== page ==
How Democrats Can Peel Off Newly Disenchanted Republican Voters

A guide to the latest issue of the Washington Monthly.

By provoking an insurrection on Capitol Hill, Donald Trump may have accomplished what none of his previous authoritarian and outrageous actions could: splitting the Republican Party. Sizable minorities of GOP voters believe the siege was incited by Trump—28 percent according to YouGov, 41 percent according to Morning Consultant. And an astonishing 25 percent of those who voted for Trump in November want him removed from office immediately, according to an Avalanche Insights poll.

For Democrats, this creates a major opportunity. In order to expand their very narrow majorities and keep authoritarians out of power, the party will need to permanently capture at least a small share of these disaffected Republicans. But to do so, Democrats will need ideas that can help these voters feel permanently welcome. Their current platform, a logical progression of platforms past, was not enough to win decisively in 2020 and probably won’t be enough to protect their congressional majority in 2022.

In this issue of the Washington Monthly, we outline ideas that can help Democrats convert erstwhile Republicans without abandoning progressive principles. Daniel Block argues that Joe Biden should prioritize liberating local governments from a variety of state and federal restrictions imposed on them by Trump and the GOP. Doing so will have policy advantages, like helping progressive cities carry out climate plans that Republican state governments have stonewalled. But it will also have political advantages. Poll after poll shows that most Americans trust local governments far more than the federal government, including an overwhelming majority of Republicans. By becoming the party of local power, Democrats can attract disillusioned members of the GOP.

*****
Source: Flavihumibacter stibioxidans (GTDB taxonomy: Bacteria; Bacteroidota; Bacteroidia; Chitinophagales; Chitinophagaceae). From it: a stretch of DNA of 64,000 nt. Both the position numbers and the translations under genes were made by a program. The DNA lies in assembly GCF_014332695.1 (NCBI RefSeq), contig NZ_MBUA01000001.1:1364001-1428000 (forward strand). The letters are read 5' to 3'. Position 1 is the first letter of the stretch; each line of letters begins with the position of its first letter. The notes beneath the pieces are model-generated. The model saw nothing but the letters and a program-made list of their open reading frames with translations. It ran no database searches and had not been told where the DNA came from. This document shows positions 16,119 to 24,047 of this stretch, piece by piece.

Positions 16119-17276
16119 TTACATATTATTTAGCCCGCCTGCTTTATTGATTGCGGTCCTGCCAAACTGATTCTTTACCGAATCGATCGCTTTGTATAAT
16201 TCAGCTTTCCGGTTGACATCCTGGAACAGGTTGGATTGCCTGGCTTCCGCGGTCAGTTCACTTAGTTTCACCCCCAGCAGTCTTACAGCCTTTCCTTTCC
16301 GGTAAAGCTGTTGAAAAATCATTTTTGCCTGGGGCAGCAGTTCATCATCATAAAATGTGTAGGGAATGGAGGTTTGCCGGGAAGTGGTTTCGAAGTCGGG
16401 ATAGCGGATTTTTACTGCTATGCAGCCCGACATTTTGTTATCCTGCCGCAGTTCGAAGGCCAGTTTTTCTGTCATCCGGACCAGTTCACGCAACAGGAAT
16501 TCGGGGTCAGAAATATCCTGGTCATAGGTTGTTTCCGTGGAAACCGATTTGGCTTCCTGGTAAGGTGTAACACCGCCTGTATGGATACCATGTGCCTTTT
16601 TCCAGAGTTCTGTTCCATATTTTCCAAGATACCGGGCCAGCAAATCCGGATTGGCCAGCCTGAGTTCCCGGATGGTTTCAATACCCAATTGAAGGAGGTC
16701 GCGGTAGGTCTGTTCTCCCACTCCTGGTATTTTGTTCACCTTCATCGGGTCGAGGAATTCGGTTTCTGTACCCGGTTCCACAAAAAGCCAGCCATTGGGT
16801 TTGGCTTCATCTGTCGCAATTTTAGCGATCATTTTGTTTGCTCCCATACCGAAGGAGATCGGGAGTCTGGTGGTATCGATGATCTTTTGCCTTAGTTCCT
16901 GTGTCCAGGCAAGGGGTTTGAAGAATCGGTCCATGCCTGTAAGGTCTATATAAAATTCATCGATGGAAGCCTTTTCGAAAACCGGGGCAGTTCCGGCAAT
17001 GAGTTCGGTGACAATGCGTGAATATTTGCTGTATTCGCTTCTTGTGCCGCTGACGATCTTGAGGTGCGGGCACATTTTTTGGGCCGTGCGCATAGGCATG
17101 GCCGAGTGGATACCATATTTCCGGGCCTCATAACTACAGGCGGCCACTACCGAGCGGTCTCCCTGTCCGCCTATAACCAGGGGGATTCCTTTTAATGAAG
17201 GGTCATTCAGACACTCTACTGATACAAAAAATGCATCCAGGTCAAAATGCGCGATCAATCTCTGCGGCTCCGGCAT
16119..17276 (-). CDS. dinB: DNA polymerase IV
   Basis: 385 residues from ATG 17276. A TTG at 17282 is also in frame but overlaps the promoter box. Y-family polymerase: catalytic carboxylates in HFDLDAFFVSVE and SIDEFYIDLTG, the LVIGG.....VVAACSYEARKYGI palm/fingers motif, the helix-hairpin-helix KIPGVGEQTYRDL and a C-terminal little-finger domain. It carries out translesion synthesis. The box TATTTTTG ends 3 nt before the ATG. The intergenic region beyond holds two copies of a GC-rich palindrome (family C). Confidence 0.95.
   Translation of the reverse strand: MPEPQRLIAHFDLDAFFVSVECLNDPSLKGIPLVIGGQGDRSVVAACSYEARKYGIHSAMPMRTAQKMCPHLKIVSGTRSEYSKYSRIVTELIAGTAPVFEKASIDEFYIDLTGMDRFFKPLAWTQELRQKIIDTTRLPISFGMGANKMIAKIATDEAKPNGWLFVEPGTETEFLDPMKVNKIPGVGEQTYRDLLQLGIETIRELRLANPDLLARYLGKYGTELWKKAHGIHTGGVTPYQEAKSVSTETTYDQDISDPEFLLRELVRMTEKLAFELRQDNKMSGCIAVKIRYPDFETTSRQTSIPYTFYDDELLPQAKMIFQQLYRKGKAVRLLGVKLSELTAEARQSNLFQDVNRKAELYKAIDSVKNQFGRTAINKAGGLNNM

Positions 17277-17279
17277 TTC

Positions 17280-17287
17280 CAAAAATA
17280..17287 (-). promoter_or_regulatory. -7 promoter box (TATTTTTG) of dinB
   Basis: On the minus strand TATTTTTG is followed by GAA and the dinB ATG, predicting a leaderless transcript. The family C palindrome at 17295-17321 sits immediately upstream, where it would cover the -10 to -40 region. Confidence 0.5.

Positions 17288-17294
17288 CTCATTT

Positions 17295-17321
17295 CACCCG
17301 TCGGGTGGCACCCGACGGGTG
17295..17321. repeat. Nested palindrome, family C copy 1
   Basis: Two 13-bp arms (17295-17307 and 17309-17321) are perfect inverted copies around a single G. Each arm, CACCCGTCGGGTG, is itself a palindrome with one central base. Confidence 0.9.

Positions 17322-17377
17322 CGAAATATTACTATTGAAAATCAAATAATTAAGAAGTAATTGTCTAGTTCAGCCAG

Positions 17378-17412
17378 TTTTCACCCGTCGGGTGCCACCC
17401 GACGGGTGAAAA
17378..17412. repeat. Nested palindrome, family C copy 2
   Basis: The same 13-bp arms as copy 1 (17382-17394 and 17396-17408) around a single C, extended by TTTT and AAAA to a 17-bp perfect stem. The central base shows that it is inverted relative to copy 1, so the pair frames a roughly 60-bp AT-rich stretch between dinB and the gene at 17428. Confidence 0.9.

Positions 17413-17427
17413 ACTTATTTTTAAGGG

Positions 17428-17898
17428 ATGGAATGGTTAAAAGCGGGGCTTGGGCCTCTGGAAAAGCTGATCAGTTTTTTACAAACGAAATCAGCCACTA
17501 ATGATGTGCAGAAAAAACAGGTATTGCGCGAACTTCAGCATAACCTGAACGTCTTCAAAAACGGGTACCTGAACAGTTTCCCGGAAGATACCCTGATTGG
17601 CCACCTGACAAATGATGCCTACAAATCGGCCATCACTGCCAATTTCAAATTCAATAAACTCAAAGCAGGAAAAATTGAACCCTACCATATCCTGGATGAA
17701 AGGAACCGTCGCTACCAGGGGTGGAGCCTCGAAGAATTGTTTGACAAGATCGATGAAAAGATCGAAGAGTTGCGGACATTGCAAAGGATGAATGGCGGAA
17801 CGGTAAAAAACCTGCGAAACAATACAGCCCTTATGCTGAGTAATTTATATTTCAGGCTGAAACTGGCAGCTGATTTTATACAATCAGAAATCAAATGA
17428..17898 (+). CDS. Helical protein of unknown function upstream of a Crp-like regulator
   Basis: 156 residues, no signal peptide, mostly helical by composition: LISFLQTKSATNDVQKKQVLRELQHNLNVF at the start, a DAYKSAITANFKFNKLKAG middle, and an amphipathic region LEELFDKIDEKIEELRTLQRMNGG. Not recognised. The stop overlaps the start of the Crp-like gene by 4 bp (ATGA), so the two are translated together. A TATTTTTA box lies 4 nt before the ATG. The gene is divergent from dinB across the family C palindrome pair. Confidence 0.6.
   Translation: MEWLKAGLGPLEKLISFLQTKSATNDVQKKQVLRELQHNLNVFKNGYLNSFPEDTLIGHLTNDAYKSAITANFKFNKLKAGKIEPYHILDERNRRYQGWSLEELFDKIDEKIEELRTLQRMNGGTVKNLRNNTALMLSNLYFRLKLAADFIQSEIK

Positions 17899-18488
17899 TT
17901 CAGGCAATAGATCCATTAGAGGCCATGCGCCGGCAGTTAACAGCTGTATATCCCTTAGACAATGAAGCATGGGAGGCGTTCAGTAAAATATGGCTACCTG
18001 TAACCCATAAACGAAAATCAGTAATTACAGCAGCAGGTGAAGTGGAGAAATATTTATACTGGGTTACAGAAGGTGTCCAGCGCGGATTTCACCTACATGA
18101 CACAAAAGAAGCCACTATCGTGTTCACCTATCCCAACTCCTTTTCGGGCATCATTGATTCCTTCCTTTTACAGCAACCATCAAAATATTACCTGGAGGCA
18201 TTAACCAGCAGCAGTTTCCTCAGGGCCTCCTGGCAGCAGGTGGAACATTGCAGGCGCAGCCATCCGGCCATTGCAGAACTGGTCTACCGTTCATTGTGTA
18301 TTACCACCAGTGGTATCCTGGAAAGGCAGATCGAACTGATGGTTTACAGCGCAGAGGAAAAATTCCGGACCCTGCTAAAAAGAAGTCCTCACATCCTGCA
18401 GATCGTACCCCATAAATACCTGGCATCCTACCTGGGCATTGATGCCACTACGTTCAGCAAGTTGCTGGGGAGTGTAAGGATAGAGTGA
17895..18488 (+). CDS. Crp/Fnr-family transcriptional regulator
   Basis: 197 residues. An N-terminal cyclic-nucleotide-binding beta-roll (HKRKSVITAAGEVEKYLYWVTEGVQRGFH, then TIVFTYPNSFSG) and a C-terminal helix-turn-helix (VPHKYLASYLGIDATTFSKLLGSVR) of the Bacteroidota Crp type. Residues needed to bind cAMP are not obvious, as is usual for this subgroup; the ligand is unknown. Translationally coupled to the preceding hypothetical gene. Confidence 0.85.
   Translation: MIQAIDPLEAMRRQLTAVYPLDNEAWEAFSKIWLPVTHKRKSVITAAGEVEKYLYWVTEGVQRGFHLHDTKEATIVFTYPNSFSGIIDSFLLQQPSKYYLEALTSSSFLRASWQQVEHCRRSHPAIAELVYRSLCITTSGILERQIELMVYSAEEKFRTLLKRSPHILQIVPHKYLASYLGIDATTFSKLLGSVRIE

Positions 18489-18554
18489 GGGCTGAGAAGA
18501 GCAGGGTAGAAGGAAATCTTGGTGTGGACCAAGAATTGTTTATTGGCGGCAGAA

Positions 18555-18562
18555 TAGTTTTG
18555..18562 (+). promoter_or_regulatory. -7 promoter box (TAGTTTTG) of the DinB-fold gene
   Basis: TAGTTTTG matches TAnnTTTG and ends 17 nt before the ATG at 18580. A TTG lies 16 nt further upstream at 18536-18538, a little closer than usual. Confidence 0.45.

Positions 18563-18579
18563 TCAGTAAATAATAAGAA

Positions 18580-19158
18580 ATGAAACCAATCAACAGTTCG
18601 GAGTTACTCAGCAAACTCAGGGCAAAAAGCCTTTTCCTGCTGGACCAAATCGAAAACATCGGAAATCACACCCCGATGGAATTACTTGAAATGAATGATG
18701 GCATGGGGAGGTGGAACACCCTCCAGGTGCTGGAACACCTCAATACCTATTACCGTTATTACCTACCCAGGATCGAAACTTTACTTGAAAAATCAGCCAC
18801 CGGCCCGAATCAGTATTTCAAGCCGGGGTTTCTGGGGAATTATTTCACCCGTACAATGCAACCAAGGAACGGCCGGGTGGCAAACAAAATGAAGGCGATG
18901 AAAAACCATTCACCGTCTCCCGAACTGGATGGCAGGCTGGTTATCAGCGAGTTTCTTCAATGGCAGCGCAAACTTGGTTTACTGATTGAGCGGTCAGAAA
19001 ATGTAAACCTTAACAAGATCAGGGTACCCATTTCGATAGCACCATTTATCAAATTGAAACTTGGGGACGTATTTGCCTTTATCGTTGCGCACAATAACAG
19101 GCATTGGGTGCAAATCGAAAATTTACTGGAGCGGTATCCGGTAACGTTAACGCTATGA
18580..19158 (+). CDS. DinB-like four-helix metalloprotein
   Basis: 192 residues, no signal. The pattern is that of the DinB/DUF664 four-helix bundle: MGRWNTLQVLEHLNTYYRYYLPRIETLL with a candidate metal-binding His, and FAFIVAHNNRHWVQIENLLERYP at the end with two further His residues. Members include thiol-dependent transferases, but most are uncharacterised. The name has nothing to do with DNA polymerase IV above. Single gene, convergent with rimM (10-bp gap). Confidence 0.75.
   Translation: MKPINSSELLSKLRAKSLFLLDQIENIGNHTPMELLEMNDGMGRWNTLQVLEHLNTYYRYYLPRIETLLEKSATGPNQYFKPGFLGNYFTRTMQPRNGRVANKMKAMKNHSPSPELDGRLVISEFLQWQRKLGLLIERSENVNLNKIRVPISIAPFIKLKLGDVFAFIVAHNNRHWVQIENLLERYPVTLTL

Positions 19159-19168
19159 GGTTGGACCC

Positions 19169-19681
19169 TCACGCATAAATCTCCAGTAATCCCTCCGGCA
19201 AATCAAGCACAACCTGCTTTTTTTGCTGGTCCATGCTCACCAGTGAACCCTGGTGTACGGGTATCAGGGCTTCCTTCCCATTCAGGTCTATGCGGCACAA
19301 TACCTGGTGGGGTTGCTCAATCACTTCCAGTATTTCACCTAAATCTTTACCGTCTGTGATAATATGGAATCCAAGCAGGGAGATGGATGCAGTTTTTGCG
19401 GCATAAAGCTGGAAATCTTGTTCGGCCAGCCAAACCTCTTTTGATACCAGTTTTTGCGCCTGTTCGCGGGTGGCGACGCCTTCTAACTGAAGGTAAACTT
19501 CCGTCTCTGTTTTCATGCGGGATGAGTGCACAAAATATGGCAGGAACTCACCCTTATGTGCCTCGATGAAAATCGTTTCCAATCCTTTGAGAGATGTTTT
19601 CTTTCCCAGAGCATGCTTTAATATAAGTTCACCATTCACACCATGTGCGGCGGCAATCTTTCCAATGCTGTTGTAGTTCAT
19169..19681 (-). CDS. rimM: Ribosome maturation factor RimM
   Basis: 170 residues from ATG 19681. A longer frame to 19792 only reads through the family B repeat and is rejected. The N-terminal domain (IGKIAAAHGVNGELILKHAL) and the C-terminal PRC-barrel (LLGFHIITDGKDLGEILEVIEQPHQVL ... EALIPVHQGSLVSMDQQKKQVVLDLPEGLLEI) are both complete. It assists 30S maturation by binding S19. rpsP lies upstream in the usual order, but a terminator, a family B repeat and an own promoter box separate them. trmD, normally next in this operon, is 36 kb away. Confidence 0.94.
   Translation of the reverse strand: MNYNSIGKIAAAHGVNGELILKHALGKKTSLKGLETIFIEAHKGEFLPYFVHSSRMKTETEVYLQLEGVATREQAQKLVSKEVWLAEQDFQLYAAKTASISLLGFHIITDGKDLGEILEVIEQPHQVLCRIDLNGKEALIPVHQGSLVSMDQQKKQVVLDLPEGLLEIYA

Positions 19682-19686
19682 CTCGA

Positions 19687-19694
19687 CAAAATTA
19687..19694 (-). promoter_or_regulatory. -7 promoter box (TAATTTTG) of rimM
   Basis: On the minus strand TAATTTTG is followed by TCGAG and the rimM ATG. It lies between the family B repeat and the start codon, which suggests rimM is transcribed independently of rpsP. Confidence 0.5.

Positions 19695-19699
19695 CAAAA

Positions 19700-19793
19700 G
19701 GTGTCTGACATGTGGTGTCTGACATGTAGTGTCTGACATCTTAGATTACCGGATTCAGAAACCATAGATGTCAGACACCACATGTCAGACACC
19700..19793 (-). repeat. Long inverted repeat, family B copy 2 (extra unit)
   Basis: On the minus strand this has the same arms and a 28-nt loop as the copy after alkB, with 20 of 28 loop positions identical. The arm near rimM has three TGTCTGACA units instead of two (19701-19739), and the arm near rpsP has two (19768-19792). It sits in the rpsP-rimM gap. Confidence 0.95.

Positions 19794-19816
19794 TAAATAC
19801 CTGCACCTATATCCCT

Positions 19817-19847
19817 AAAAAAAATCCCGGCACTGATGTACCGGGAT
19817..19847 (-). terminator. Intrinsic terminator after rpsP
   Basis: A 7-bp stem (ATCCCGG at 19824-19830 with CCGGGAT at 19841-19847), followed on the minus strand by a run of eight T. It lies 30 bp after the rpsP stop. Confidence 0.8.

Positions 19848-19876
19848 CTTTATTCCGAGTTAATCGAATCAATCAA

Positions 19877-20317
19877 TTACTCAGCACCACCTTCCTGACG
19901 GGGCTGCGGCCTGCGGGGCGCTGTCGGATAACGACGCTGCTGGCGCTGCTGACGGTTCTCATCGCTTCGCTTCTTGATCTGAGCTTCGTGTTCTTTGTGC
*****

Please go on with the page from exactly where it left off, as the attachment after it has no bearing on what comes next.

Elsewhere, Barry Lynn explains how the president-elect can remake U.S. politics and economics through antitrust enforcement. Antitrust may not seem like something Republicans would endorse, but there are plenty of conservatives who share liberals’ concerns about the power of major corporations like Facebook. Also in this issue, Colin Woodard shows how Democrats can craft a civic national narrative for America that displaces Trump’s ethno-nationalist one. After seeing rioters march a Confederate flag through the halls of Congress, plenty of center-right Americans may be willing to embrace the party that finally ends the Lost Cause.

Winning more voters is an urgent task for Democrats, and the party must act fast. Trump may be on his way out of office, but his ideology will survive. Republican politicians are already at work absolving themselves of responsibility for the riot and instead blaming it on the left. Our battle lines will again harden, and the trench warfare will resume. Democrats have an opening in which to lock in their new-found political power and make genuine progress for the country. They must take it.

The January / February / March 2021 Issue: 

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